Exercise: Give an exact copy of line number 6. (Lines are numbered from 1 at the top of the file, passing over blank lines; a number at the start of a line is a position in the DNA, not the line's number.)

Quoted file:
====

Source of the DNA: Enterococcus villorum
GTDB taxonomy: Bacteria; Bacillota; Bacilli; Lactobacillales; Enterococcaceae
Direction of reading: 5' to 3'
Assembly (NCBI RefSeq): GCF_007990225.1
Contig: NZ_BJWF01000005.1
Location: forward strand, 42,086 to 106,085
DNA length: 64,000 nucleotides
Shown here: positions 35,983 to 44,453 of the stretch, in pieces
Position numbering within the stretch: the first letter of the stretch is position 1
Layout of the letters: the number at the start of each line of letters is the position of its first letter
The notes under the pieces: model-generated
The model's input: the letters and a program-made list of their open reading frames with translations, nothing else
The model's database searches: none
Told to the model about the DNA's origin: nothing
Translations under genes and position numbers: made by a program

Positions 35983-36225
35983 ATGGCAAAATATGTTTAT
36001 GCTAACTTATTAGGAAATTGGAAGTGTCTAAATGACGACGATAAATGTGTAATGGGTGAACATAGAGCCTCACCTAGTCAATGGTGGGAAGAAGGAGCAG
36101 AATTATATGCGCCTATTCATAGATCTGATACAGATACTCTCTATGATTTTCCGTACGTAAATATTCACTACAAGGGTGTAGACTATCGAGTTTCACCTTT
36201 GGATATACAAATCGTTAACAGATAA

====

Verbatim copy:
Location: forward strand, 42,086 to 106,085